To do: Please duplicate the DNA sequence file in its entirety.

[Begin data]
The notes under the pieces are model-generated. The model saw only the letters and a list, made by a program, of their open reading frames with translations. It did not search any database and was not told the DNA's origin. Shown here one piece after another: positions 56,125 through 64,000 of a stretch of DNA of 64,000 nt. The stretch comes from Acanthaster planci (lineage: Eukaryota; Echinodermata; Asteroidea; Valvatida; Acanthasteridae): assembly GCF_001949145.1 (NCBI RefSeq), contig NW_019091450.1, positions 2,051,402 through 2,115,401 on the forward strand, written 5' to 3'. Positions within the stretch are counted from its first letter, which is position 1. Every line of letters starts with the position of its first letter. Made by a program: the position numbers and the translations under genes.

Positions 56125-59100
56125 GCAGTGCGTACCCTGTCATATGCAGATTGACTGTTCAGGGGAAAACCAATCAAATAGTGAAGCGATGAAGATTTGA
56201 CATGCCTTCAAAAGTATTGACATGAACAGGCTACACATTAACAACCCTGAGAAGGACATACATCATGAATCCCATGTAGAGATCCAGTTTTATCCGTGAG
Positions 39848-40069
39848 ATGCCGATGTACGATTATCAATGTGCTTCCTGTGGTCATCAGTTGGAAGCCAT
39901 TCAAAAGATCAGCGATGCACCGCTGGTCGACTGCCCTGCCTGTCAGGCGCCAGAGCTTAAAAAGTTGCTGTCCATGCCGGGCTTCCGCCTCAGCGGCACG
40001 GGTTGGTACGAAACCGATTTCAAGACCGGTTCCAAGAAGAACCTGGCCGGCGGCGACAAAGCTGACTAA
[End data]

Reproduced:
The notes under the pieces are model-generated. The model saw only the letters and a list, made by a program, of their open reading frames with translations. It did not search any database and was not told the DNA's origin. Shown here one piece after another: positions 56,125 through 64,000 of a stretch of DNA of 64,000 nt. The stretch comes from Acanthaster planci (lineage: Eukaryota; Echinodermata; Asteroidea; Valvatida; Acanthasteridae): assembly GCF_001949145.1 (NCBI RefSeq), contig NW_019091450.1, positions 2,051,402 through 2,115,401 on the forward strand, written 5' to 3'. Positions within the stretch are counted from its first letter, which is position 1. Every line of letters starts with the position of its first letter. Made by a program: the position numbers and the translations under genes.

Positions 56125-59100
56125 GCAGTGCGTACCCTGTCATATGCAGATTGACTGTTCAGGGGAAAACCAATCAAATAGTGAAGCGATGAAGATTTGA
56201 CATGCCTTCAAAAGTATTGACATGAACAGGCTACACATTAACAACCCTGAGAAGGACATACATCATGAATCCCATGTAGAGATCCAGTTTTATCCGTGAG
Positions 39848-40069
39848 ATGCCGATGTACGATTATCAATGTGCTTCCTGTGGTCATCAGTTGGAAGCCAT
39901 TCAAAAGATCAGCGATGCACCGCTGGTCGACTGCCCTGCCTGTCAGGCGCCAGAGCTTAAAAAGTTGCTGTCCATGCCGGGCTTCCGCCTCAGCGGCACG
40001 GGTTGGTACGAAACCGATTTCAAGACCGGTTCCAAGAAGAACCTGGCCGGCGGCGACAAAGCTGACTAA